SR: [Laughs.] Ahh [like a sigh].
Student L: How do you cope with the world as it appears--
SR: C- -- appearance.
Student L: -- as everyone else seems to see it appearing?
SR: Appearance. Future appearance. It-- it is question of reality, or appearance and reality, or phenomenal, you know, things and some ontological being, or a problem of present and future, or--[?]
Student L: Excuse me?
SR: [Laughs, laughter.] I don't, you know, I don't catch my-- my frame of [laughs]-- framework of my mind does not catch your, you know, question, so that is why I am asking.
Student L: Well, I was wondering if the future exists as possibilities now, or does it exist as--
Student L: -- well, to me it appears as if, in the future, I'll be in another place and time, which I had read is illusion. But I don't see the same that-- I don't see all the events of my life as simultaneous. It seems like if I saw them as simultaneous, I'd be very confused, or, you know, I wouldn't be able to cope with each event. Do you understand what I'm asking?
SR: [Probably makes some gesture. Loud laughter.] Hai.
I am sorry.
Student M: He said if there is no past or future, then everything's happening in his life at the same time, so that makes for one big confusion because then things wouldn't be happening before and after each other. [Laughter.]
SR: No. You know, the present has various meaning or face, you know-- angle. But actually it is one, you know, interp- -- many interpretation of the present fact-- event you have. As a possibility, there may be many possibility in, you know, in this present moment, but before it happens, nothing happens. So there is nothing to worry [about]. There is no confusion.
Is it okay? Yeah. [Laughs, laughter.] Yeah, it is-- you are right. It is rather difficult to accept, you know.
Student L: Well, I hear certain things said and then I--
SR: Uh-huh. Yeah.
Student L: The world still appears--
Student L: -- as time to time [?].
SR: Uh-huh. Yeah.
Student L: And I'm just asking you about how it really is.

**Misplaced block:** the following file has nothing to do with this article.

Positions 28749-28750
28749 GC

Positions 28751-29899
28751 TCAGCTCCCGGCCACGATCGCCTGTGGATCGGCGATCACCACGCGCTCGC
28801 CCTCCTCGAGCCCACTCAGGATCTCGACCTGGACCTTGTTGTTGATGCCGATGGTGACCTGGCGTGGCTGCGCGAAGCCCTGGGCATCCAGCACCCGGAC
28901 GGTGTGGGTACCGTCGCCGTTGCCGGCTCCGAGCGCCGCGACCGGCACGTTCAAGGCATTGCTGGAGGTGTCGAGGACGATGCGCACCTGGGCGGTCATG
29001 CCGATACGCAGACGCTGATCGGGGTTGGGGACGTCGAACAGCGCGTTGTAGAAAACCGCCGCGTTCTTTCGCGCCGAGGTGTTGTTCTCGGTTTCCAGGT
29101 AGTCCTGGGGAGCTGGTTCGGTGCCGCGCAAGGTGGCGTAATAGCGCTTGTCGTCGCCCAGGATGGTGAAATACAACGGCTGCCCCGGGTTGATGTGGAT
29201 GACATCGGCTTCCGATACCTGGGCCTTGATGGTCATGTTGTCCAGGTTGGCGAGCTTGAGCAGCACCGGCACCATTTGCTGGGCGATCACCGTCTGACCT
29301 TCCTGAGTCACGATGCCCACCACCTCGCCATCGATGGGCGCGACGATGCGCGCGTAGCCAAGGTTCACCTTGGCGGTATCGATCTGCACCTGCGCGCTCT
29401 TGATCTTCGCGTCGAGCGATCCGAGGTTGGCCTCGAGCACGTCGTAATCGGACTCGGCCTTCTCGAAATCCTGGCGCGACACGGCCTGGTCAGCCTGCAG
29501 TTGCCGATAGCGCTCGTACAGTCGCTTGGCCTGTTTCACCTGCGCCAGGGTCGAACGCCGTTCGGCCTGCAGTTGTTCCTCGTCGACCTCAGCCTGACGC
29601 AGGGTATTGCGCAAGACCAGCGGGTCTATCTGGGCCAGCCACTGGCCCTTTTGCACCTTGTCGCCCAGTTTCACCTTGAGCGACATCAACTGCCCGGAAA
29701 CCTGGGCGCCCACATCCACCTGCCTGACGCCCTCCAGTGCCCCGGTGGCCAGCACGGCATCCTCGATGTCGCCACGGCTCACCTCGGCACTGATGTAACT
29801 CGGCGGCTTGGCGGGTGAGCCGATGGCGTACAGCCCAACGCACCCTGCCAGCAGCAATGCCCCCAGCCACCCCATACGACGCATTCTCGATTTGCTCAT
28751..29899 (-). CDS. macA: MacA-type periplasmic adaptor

SR: Mm-hmm. [Laughs, laughter.] Unfortunately, I am not so interested in [laughs], you know, some fancy idea [laughs] or many interpretation of things, you know. Oh. Some more question? Hai.
Student M: I was reading Trung- -- what's the guy who wrote Meditation in Action? [Laughter.] He said-- Trung- -- Trungpa?
Student N: Chögyam Trungpa.
Student M: He said that-- he made this comment-- we have images of ourselves, you know, like sometimes you get the image that I'm-- when you sit in meditation you have a fine image of how you sit-- ”I want to sit real good,” you know.
Student M: He said that you should examine you--
SR: You should examine yourself?
Student M: -- examine in close.
Student M: Yeah. And I was wondering the best way to do that. [Laughter.]
SR: To examine?
Student M: Well, I have the image of myself as-- when I walk, say--
Student M: -- I see myself. It's impossible to lose, you know.
SR: Yeah. [Laughs, laughter.]
Student M: I wondered the best way to deal with it-- deal with these images.
SR: Uh-huh. To have feeling of Zen when you are walking or something-- when you are eating.
Student M: To feel it rather than see it.
SR: Mm-hmm. What I mean is not, you know, to feel-- to see yourself objectively. I don't mean so. Or to-- to examine yourself, maybe, does not mean to, you know, to, you know, to see your mudra or, you know, to see your posture [laughs, laughter]. I don't think so, you know. If you are in perfect meditation or not will be the point. So when you walk, walk. What you should realize is, you know, when you are out of practice, then, you know, you will realize, “Oh, I lost my practice.” In that way, rather than t- -- I, you know-- to-- to check yourself whether you are perfect or not, to check yourself whether you are-- you lost your sitting or not. It is easy to find, you know, yourself when you lose your meditation. It is very easy. Then, you know, I think you have-- you will have good practice eventually.
Student O: Excuse me, Roshi? Earlier Pat said something about dualistic practice. I experienced that. Is that bad practice? A lot of times, when I'm away from the building I practice chanting to [?] Buddha, and when I--
SR: Out of building.
Student O: Yeah.
SR: Uh-huh. Uh-huh.
Student O: -- as part of my practice.
SR: Uh huh. Yeah. Uh-huh.
Student O: Is that a bad practice?
SR: [Laughs, laughter.] Yeah, we have that kind of tendency, and I understand that, you know. After doing something seriously, you know, you may, you know, feel: “What I-- what have I been doing [laughs] all those days?” [Laughs, laughter.]
Student O: I just-- my involvement with the people here-- I get completely involved. I'm meeting all kinds of fascinating people.